Illinois Teachers Retirement System's latest return-rate projections costs taxpayers $420 million
Illinois taxpayers are left with a bill for another $420 million paid into the state's underfunded pension account following a recent vote by the board of Illinois' largest public-pension fund to accept a lower rate of return on investments.
Illinois Teachers Retirement System (TRS) trustees voted recently to lower the assumed rate of return on their fund's investments from 7.5 to 7 percent, which will require the state to deposit $420 million extra into the pension account in the next fiscal year. The move reflects changes in the world's economy, which have dampened investment results, according to a statement issued by TRS Executive Director Richard Ingram.
The vote marked the third time in four years that the TRS reduced its assumed rate of return, Ingram's statement said.
"This is a prudent move for TRS in light of the conditions that we see in the economy," Ingram said in the statement. "We will continue to study expected returns as part of our asset-allocation review during the coming year."
That's what they should be doing, Gov. Bruce Rauner said prior to the TRS board vote.
"My understanding is that they are going to be discussing and debating investment returns and proper assumptions about pensions," Rauner told reporters in Decatur the day before the vote. "That's a good thing. That's part of their job. They should do that, but in terms of quickly voting on something that hasn't been discussed and they haven't discussed publicly with their prior analysis with the general public and quickly voting on making a decision could impact taxpayers in Illinois to the tune of hundreds and hundreds of millions of dollars every year. That decision should not be taken quickly, and it should not be taken without a lot of transparency."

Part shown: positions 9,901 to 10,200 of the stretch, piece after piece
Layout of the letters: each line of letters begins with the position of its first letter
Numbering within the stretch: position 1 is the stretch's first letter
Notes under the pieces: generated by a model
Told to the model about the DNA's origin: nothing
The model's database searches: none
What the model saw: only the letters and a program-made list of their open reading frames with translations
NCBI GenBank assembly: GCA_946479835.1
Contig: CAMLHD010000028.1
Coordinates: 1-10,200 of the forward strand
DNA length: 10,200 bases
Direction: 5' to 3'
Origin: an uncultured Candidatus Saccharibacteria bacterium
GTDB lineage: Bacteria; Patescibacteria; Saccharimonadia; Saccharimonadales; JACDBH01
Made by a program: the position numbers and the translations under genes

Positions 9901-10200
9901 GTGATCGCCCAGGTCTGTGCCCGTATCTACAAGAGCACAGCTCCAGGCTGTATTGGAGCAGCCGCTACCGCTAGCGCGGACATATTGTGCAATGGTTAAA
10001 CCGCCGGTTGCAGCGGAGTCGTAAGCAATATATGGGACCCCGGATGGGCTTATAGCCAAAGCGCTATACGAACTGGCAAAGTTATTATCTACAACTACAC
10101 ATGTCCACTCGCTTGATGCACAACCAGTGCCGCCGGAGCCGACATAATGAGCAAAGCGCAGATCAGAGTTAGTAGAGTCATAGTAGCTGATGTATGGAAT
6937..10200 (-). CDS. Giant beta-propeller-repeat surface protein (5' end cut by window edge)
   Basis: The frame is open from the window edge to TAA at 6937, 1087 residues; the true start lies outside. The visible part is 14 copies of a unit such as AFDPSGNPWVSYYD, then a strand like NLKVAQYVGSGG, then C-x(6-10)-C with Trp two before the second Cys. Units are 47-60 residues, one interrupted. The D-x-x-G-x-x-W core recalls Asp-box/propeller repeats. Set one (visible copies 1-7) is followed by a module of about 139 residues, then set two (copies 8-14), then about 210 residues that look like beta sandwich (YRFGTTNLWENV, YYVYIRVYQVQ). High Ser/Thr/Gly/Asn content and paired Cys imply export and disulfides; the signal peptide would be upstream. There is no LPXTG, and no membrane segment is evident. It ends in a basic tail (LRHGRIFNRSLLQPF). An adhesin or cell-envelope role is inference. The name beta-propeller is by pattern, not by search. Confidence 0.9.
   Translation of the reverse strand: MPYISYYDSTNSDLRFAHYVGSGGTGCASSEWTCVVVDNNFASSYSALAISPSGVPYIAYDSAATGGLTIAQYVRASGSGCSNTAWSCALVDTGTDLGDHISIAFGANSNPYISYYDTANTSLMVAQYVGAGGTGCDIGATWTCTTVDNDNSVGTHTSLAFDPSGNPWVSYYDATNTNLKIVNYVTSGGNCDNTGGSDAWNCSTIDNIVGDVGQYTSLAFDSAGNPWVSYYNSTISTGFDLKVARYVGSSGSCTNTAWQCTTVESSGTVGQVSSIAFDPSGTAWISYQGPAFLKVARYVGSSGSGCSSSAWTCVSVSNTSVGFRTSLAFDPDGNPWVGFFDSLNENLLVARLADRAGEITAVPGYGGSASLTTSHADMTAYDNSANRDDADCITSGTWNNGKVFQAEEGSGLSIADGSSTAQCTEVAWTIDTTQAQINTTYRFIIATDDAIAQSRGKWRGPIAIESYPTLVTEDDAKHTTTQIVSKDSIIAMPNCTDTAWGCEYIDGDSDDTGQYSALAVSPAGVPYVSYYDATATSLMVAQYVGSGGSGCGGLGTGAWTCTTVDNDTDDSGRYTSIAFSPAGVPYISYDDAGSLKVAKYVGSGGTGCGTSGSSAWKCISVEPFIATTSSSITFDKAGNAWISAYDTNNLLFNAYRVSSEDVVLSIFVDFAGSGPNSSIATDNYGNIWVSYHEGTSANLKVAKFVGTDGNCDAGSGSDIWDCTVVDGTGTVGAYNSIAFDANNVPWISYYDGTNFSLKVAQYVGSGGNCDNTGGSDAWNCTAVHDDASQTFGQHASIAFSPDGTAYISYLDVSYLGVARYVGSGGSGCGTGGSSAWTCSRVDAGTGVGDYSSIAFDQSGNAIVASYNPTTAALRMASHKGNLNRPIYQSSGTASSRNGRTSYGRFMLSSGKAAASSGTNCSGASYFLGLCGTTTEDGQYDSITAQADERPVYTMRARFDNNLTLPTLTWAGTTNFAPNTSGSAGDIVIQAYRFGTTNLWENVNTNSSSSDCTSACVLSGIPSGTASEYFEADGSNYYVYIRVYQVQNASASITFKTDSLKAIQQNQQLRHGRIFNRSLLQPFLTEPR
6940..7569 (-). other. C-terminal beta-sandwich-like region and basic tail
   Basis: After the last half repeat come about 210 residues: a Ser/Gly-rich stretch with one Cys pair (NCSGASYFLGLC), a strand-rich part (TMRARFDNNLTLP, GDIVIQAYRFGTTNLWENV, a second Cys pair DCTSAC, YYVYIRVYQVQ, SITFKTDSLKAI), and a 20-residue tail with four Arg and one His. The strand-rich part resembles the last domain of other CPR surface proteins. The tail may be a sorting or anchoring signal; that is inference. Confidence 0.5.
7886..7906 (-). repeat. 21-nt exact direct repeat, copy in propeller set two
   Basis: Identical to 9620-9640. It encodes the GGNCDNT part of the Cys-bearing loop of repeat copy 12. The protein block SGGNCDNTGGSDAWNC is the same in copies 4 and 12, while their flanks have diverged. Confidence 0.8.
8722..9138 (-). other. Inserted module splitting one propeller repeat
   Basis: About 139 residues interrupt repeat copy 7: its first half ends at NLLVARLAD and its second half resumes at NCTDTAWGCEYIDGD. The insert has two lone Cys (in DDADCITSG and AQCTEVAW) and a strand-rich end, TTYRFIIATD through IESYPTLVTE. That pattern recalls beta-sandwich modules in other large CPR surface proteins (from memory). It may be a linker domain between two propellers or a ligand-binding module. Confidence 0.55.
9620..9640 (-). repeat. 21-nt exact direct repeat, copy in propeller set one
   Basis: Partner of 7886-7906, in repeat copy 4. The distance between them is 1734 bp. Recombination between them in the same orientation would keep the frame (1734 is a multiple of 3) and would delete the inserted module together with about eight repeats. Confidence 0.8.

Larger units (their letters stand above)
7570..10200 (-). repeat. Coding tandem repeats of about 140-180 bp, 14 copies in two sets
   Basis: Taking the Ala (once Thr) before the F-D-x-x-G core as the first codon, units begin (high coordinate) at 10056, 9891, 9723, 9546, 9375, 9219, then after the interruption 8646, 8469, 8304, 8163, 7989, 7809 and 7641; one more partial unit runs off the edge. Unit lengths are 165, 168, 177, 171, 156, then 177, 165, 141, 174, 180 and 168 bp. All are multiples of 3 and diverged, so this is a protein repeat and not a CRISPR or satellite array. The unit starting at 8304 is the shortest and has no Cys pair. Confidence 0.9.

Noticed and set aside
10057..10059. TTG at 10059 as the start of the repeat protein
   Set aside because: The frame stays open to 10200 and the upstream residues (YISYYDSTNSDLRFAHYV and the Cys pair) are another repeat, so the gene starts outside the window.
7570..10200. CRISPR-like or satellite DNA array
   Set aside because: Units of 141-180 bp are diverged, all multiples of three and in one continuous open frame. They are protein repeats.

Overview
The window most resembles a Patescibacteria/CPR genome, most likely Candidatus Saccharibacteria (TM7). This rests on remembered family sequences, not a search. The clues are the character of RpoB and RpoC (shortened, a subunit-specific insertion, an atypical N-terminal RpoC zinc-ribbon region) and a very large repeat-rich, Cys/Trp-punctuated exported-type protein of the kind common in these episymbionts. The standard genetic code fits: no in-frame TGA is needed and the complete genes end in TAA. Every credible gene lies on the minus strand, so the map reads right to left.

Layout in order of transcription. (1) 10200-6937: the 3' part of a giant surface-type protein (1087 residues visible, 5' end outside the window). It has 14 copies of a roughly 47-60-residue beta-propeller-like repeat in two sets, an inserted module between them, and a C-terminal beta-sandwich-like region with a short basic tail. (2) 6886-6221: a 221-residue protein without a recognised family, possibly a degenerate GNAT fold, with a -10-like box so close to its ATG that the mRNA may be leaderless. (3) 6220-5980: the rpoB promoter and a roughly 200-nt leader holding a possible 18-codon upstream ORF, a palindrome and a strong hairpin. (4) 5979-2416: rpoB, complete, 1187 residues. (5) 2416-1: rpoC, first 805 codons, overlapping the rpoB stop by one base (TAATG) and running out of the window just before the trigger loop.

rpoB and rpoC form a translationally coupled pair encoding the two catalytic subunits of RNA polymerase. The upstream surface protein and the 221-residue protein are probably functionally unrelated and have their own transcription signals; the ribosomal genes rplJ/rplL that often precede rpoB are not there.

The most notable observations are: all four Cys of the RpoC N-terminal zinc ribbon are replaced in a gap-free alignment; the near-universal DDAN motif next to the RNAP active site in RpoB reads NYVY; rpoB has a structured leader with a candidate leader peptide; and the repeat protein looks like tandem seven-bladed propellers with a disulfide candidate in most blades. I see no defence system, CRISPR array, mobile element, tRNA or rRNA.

Rauner told reporters that he could only hope that the TRS board would bring experts from around Illinois and around the nation who will look at pension performance and investment returns, and offer the best advice and input.
"I'm not an actuary; I'm not a deep expert," Rauner said. "I did invest a lot of pension money in my business career for 32 years, and I worked for teachers' retirement systems all over America. We generated more than 20 percent, but we were really good. That's not what the pension funds are generating on average."
Rauner recommended that the TRS board assess pension performance, compare that to the needs of its retirees and come to the right conclusion.
"The issue is transparency and the speed of the decision making," Rauner said. "What they shouldn't do is rush this decision. These are long-term, major, impactful decisions."
Ingram, in his own statement after the vote, said the TRS board did get advice from the system’s actuaries, Segal Consulting, of Chicago. Segal recommended the 7 percent rate based on expectations on returns from investments, combined with inflation and an expected decline over the next several years. Many economists have been saying that lower returns should be expected because fixed-income investments, such as bonds, are carrying interest rates at near-record lows and that stock market volatility continues, Ingram said in his statement.
“Along with our actuaries and investment consultants, we have methodically collected and analyzed all of the most recent economic projections and forecasts,” Ingram said. “The consensus is that investment returns in the foreseeable future will be lower than what we have seen in the previous few years.”
The vote has been widely seen as a loss for the Rauner administration, and Rauner himself was reported as being furious with the board vote. The governor previously had called on the board to delay its decision, saying the recommended change would be devastating.